The Node Event Loop

Coffee shops and the Node event loop

Posted by Joel Lord on March 18th, 2016

One of the biggest hesitation from Java developers in adopting NodeJs is the fact that it’s single threaded. So how come so many large companies have still decided to use NodeJs as their backend infrastructure? Well, the NodeJs is single threaded but it relies on its event loop to delegate work asynchronously.

So what does that mean?

I am currently writing this from a small local coffee shop. This place is a great place to work from. It’s rather quiet during the weekdays afternoons and they have a great wifi connection. Because it’s rather quiet, they only have 1 employee during the day. When I get to the counter, the employee takes my order, goes to the coffee machine to do my coffee and then comes back to the counter with my coffee, tells me the total and I pay using my card.

So what about this other major coffee chain?

If you’ve been to this fancy very large coffee shop lately, you might have noticed that things work a bit differently. Over there, you go to the counter, order your “Triple, Venti, Soy, No Foam Latte”, the clerk asks for your name and yells your order to the other employee that is in charge of the coffee machine. You then pay and go wait for your coffee a little further away. Once the coffee is ready, the employee at the counter will call your name and you can pick up your coffee.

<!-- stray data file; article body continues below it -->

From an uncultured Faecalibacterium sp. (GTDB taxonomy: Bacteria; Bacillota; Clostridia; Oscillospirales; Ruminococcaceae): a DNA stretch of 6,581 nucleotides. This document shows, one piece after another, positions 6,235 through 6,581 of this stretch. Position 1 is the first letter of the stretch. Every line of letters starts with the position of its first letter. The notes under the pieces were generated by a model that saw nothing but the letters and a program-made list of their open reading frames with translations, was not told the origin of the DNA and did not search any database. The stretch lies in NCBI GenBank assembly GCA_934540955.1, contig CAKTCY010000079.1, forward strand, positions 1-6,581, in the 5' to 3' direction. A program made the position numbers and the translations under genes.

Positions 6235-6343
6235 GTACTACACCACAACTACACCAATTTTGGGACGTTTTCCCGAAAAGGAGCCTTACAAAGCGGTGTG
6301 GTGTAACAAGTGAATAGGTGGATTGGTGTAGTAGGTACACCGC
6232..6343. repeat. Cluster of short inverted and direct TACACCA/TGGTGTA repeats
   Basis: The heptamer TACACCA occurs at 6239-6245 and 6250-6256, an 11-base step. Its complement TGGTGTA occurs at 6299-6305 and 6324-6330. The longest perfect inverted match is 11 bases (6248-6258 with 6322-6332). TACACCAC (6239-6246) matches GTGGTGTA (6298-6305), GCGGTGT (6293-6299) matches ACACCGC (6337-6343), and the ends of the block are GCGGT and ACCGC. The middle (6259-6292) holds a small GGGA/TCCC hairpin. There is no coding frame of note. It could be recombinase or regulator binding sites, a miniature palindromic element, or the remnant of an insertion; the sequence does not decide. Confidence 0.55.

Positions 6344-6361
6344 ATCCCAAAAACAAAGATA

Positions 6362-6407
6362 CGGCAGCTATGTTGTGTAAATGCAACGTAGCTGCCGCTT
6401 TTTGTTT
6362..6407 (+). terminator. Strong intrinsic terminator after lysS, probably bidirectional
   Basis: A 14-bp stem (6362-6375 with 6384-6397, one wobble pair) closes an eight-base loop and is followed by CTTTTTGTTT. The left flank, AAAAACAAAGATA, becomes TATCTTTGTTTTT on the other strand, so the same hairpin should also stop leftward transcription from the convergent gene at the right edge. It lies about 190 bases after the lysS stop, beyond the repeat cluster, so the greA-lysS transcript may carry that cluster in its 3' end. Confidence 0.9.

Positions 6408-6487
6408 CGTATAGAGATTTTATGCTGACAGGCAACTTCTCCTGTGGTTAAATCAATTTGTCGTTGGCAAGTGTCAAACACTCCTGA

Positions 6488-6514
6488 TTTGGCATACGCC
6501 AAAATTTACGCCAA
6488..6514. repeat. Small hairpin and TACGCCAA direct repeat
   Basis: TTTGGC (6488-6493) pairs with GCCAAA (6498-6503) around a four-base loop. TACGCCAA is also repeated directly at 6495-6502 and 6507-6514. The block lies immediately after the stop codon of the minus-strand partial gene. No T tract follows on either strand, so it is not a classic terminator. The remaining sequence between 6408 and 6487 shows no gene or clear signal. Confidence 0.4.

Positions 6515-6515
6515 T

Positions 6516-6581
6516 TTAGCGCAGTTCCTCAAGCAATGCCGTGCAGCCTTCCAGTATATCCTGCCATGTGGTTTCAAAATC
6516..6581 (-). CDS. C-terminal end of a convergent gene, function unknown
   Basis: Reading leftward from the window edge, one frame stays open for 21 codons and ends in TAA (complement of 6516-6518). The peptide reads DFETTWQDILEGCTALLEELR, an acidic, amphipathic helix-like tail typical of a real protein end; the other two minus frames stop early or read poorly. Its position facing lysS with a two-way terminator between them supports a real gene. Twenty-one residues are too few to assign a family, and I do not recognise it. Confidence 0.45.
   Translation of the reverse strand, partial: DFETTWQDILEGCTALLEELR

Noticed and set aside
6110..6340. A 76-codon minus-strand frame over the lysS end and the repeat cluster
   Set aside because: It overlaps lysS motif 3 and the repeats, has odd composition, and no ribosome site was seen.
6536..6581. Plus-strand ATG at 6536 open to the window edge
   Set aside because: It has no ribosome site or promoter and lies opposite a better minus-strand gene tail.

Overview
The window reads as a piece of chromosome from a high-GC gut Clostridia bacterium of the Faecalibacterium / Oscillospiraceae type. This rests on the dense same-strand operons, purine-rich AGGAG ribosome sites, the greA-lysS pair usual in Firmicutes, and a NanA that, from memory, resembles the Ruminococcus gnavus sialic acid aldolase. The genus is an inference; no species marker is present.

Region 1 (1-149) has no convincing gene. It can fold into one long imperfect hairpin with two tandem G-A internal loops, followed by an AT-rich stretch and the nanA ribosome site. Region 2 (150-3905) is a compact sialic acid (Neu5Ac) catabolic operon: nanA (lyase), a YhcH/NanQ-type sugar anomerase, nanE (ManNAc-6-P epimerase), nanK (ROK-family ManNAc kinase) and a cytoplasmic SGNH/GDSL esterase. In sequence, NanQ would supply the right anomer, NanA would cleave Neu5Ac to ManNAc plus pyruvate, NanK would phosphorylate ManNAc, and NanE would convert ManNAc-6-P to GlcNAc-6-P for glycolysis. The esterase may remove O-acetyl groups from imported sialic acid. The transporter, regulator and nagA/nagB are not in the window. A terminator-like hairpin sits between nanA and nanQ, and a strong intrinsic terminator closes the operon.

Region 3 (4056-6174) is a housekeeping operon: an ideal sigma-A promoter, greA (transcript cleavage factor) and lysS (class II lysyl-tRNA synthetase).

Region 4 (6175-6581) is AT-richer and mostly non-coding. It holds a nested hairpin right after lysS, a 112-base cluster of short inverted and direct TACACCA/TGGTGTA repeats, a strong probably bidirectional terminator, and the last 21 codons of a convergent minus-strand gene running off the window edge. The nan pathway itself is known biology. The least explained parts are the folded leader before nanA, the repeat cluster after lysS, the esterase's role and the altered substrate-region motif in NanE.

Enough about the coffee metaphor

The local coffee shop acts like a Java server. You have one process that is triggered every time a request comes in. This process then does multiple things and ends. This causes this process to have a lot of idle time. It is also synchronous. Everything happens one after the other in an order that you would more or less expect it to happen.

Now, say that the owner wanted to be able to serve more people at once. He could add another employee with it’s own cash register, coffee machine and credit card machine so that if someone arrives at the same time as I do, both employees will be able to simultaneously serve the two of us.

The larger chain works like a Node server. The main employee delegates an i/o task to the coffee maker and then continues with his normal tasks which is to make you pay. Once the coffee is ready, the employee calls your name and you receive your coffee asynchronously (that’s the call back).

Now, if they need to speed up things a little bit during the rush hour, they will add another person at the coffee machine but won’t necessarily add another cashier because the latter is not blocked by the espresso maker.

Node uses this event loop to allow multiple things to happen at once. This makes it much easier for developers to build scalable systems without worrying about locks. Despite the fact that Node does not use threads, you can still take advantage of the multiple cores on your server by using child processes (see the blog article).

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